The first pin stuck in our map of Saigon finds us out in the hinterland of District 10 at a Com binh dan restaurant at 264 Hoa Hung street. This stall is two steps and a hop up the road from a large prison and around the corner from a soldier compound. Com binh dan is a 'type' of fast-food restaurant. It translates roughly as 'Food for workers'. These shacks are more plentiful than Mickey D's in Manhattan - not to mention healthier and cheaper. I've covered a similar spot in District 1 before and it's no surprise to find another offering near my number one pin. It's midday, and the two Pho restaurants along this street are closed, so it's a 'worker's lunch' for me. This joint doubles up as a Pho shack from 4pm onwards, but it's the standard rice, meat and veggies on offer from the glass cubicle shop front come lunchtime at number 264.
The Saigonese are early scoffers - 11am on the dot - and even though it's only midday, the selection is sparse. Fish, tofu, pork chops and sautéed beef. I plump for the caramelized pork chops and a slab of minced pork stuffed tofu, pickled greens, a bowl of cold pondweed soup called Canh rau bo ngot and a Nuoc Thit Kho dipping sauce which is a sweet chili fish sauce dipper. The earthy Canh (soup) gets its flavour from the bo ngot leaf. This set is as basic as it gets at these cozy-up-to-the-pavement-lean-to's. It won't win any gourmet competitions, but it's a quality fresh filler that'll see you through to the next scheduled stop, which without fail is at 7pm for Saigon's eight million-plus stomachs. As with other lunchtime lean to's the tucker at these kerbside truckstops is rustled up that morning. In the heat of Saigon, where fridges are still a luxury for many restaurateurs, freshness must come first. This lot'll set you back 8,000 dong or about 50 cents.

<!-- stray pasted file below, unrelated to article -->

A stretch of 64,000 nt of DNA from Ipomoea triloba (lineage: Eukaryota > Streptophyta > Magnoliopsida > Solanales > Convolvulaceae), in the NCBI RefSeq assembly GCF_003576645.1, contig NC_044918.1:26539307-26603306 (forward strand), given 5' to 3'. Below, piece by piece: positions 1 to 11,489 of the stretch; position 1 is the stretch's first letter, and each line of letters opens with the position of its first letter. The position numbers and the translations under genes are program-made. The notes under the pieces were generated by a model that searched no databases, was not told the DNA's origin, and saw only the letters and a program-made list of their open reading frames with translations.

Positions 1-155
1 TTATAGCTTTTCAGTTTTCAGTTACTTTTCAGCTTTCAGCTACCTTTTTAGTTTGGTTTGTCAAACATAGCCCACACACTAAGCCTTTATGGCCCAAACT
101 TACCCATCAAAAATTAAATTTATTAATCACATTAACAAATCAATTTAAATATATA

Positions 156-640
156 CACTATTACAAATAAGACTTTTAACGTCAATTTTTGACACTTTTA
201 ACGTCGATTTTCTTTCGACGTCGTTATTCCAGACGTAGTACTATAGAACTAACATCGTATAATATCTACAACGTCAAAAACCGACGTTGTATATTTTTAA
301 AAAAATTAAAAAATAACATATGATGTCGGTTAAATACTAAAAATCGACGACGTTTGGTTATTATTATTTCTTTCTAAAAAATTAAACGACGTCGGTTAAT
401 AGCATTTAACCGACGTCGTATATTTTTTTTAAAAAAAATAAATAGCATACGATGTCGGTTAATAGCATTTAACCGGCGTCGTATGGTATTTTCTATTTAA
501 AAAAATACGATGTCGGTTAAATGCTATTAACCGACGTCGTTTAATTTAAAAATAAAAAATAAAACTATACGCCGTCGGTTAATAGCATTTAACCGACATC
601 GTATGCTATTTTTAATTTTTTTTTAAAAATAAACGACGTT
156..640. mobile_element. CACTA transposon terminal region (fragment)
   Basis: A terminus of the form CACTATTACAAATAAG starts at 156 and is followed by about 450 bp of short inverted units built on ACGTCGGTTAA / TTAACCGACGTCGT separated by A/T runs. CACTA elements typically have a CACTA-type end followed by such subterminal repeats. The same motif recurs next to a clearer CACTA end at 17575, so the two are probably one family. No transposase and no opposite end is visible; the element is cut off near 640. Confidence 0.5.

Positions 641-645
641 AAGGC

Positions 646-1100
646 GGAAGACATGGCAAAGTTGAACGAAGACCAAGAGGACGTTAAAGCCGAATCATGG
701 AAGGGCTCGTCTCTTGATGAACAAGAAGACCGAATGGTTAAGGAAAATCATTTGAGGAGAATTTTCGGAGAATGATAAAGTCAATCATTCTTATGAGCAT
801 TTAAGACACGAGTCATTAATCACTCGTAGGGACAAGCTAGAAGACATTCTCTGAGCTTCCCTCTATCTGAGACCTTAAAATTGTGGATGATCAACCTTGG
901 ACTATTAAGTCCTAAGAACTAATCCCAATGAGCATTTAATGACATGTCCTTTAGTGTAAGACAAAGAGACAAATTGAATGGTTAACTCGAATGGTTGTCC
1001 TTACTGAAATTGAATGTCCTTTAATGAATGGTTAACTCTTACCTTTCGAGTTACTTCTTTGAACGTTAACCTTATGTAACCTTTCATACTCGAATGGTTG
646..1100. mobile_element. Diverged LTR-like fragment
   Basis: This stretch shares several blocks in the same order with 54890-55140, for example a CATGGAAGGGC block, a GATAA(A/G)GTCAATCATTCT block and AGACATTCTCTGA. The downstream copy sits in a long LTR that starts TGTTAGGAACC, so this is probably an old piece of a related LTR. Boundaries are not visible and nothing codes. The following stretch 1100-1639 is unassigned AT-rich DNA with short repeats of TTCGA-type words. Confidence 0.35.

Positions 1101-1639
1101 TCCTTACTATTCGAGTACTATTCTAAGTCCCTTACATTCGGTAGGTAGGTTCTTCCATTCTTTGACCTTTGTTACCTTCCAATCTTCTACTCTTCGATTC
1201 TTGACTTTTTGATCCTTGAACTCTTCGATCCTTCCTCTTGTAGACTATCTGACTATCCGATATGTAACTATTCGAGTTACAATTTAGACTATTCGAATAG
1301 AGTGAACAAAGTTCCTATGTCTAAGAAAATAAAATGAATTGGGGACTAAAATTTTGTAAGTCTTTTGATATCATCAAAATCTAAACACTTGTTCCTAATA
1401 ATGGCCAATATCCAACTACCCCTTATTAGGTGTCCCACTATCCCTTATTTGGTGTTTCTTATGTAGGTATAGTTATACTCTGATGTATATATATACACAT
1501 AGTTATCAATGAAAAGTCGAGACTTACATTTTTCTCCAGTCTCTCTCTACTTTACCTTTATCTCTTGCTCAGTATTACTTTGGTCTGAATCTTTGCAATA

This week, The Food Section travels to Vietnam for the fourth edition of Moveable Feast. Earlier installments of this ongoing feature have taken this site to Montreal, Canada, Florence, Italy, and Washington, DC, for a peak into local food culture beyond New York City.
Guest editing this virtual vacation is "Pieman," a.k.a. British freelance hack, copywriter, and blogger Graham Holliday, who has lived in Vietnam for the past eight years. He used to scrub the posh plates of the Euro-glitterati in Monte Carlo for a living, but now he prefers the other side of the kitchen. He writes about travel, food, conservation, and wildlife. You can find his published writings in the pages of TIME, Guardian, Sunday Herald, South China Morning Post, Destinasian, CNN Traveller, and FORTUNE.
At his weblog, Noodlepie, Pieman stalks the streets of Saigon for all the "scoff and swill" he can find. "Noodlepie is a hobby in words and pictures," he says. "But, I hope it's useful to both visitors, and residents, just as a no-nonsense nosher's guide. It works as a kind of 'living archive' of what to eat and where to eat it. Over time I hope it will become a pretty big resource."
Sticking Pins in Saigon
For this Moveable Feast, Pieman gives you "Sticking Pins in Saigon." "Southeast Asia is the streetfood center of the world, nowhere more so than Saigon," he explains of the city known as Ho Chi Minh City since 1975, but still called Saigon locally. "Stick a pin in any Vietnam city map and I guarantee you’ll find something interesting to eat," he says. To prove the point, he stuck five pins in a Saigon street map (see below) and numbered them for Moveable Feast. For the next five days, follow Pieman as his sidekick and digital dining companion as he tests his pin-sticking theory of gastronomical discovery.